As Internet-connected devices increase in popularity at home and work, consumers express mixed feelings.
Research conducted by global IT association ISACA shows that, of 1,000 employed consumers surveyed in the UK, only 4% named the makers of their mobile phone apps as the entity they most trust with their personal data. Yet, according to ISACA’s 2013 IT Risk/Reward Barometer, 90% don't always read privacy policies before downloading apps to their devices. This apparent gap between belief and behaviour is likely to matter even more in the future, as consumers use mobile apps to interface with everyday objects that increasingly share data via the Internet.
The term “Internet of Things” refers to machines, devices, sensors, cars, cameras and other items that are connected to the Internet and often to each other. It is estimated that there will be 50 billion connected devices that make up the Internet of Things by the year 2020.*
Conducted by ISACA, a global association of 110,000 IT security, assurance, governance and risk professionals, the IT Risk/Reward Barometer examines the risks and rewards of key trends, including the Internet of Things, Big Data and BYOD. The Barometer consists of two components:
• A survey of 2,013 IT professionals and ISACA members from around the world
• A survey of more than 4,000 consumers in four countries, including 1,000 in the UK
IT professionals worldwide say the benefits of the Internet of Things are many. In fact, about half (51%) of institutions have plans to capitalise on the Internet of Things and 31% say their enterprises already have benefitted from the increased access to information it provides. More than half say they hope to achieve greater efficiency and increased customer satisfaction as a result of the Internet of Things.
“As organisations embrace technologies whose success depends on collecting and sharing data, they need to proceed by placing the needs and concerns of consumers at the forefront of their decisions. Clearly, consumers have mixed feelings about how connected devices are sharing their information, so businesses need to establish policies and communicate them openly to preserve trust in information,” said Ramsés Gallego, international vice president of ISACA and security strategist and evangelist at Dell Software.
While 86% of UK consumers expressed concerns about the Internet of Things, half of IT professionals (50%) believe that, for average consumers, the benefit of the Internet of Things outweighs the risk. However, they do not agree with consumers about what the greatest risk is. Consumers are most concerned about people hacking into their connected devices (24%), but IT professionals surveyed believe consumers should be most concerned about not knowing who has access to the information (44%) or how their information will be used (29%).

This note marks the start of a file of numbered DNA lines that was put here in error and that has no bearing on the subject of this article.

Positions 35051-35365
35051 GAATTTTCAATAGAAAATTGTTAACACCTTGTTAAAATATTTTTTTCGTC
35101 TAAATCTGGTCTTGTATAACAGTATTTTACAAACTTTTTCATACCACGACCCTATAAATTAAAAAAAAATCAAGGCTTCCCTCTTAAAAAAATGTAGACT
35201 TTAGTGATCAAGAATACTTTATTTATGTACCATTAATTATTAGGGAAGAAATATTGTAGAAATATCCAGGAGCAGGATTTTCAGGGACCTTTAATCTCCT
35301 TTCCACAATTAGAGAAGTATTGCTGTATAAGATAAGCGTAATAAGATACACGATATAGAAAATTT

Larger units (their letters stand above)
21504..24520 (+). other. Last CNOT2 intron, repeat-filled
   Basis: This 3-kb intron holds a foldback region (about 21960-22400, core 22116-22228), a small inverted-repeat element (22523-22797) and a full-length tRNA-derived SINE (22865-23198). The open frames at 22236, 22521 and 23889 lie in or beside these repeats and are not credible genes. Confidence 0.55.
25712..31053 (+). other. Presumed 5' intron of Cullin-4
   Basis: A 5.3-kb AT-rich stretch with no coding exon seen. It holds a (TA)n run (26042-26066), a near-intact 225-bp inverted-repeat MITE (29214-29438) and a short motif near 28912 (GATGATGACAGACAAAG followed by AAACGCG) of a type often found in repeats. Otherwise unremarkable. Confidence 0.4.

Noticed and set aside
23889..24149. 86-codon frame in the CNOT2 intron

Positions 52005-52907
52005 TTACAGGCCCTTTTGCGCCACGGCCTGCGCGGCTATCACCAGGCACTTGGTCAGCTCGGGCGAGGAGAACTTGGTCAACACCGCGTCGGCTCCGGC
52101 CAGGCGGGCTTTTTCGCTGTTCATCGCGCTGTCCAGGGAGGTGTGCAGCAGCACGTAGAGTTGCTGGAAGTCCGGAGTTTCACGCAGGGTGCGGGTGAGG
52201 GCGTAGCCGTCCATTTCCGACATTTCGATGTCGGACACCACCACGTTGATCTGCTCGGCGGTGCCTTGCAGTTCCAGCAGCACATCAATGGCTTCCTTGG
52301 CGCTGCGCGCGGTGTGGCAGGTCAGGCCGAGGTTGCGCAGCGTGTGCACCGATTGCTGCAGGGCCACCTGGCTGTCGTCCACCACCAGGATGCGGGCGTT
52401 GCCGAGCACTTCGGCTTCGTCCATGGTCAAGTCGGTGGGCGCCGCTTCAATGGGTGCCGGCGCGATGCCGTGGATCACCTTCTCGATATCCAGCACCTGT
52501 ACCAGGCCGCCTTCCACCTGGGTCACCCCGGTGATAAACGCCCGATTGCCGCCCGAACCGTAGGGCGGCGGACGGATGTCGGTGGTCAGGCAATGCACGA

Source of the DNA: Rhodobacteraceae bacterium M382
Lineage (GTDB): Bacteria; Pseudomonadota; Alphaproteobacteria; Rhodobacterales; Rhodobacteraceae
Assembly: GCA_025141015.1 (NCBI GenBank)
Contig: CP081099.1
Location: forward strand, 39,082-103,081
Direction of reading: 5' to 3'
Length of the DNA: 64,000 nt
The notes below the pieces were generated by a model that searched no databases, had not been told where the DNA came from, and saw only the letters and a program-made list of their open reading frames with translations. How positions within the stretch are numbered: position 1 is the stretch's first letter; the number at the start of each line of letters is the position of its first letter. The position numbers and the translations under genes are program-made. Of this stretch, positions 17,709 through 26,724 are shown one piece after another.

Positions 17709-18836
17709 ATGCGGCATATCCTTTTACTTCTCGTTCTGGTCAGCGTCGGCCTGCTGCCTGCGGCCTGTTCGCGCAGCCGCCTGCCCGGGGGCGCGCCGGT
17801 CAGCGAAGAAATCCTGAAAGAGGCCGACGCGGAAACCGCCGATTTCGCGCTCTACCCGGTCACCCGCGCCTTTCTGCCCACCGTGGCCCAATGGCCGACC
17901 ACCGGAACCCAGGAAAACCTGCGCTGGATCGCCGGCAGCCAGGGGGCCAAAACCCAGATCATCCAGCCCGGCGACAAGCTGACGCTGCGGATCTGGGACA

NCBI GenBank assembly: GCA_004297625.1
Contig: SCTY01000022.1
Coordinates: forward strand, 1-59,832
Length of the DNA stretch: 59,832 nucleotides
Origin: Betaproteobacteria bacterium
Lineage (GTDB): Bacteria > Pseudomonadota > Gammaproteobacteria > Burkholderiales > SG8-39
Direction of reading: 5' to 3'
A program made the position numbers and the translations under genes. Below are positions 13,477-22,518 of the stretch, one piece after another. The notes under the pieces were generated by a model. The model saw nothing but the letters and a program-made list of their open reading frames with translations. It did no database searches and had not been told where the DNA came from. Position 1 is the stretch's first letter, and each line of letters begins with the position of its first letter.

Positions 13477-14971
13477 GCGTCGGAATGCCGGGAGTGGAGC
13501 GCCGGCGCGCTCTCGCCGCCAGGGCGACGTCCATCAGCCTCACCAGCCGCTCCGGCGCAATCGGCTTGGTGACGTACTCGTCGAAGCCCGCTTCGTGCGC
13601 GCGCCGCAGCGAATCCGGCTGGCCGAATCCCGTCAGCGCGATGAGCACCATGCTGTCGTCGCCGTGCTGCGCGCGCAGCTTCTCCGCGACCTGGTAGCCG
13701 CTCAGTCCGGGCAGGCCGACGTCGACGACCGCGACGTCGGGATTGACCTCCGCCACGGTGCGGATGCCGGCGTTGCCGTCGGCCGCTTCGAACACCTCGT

“The rapid increase in connectivity, via the Internet of Things, is fundamentally changing the way we live, work, play and behave. What this survey clearly shows is the shift in perception about risk and privacy as the world becomes increasingly connected,” said Gallego. “Consumers need to understand the personal implications of allowing applications to access our personal data on mobile devices. While we might think that some services or apps are free, they are not really - since we are constantly making 'micro-payments' with the data we are sharing. And it will be very difficult if not impossible to get this data back. We need to check the terms and conditions, not only for what they allow in the present, but also for what our permissions might grant them the ability to do in the future. There are many benefits to using apps, but we need to ask ourselves what level of risk we are willing to accept for the benefits they provide.”
Gallego recommends four considerations for consumers regarding sharing their data with apps and Internet-connected devices:
1.Recognise that apps you download may appear innocent, but may be doing things in the background with your pictures, emails or credit card information. Know that an application can request super-user/administrator rights into your phone. In other words, you may be giving 'the keys to the kingdom' to someone else. If this makes you uncomfortable, don't do it.
2.Be selective when sharing location-based data. Your phones and other Internet-connected devices know where you are and may be sharing that information with others.
3.Read and understand what the application or company does with your data. If it isn’t clear, use a different app or device.
4.Make a personal risk assessment on what will happen if your data is shared, lost or stolen. What impact would it have? Answer that question and share information accordingly.
For full survey results, including related infographics, visit www.isaca.org/risk-reward-barometer.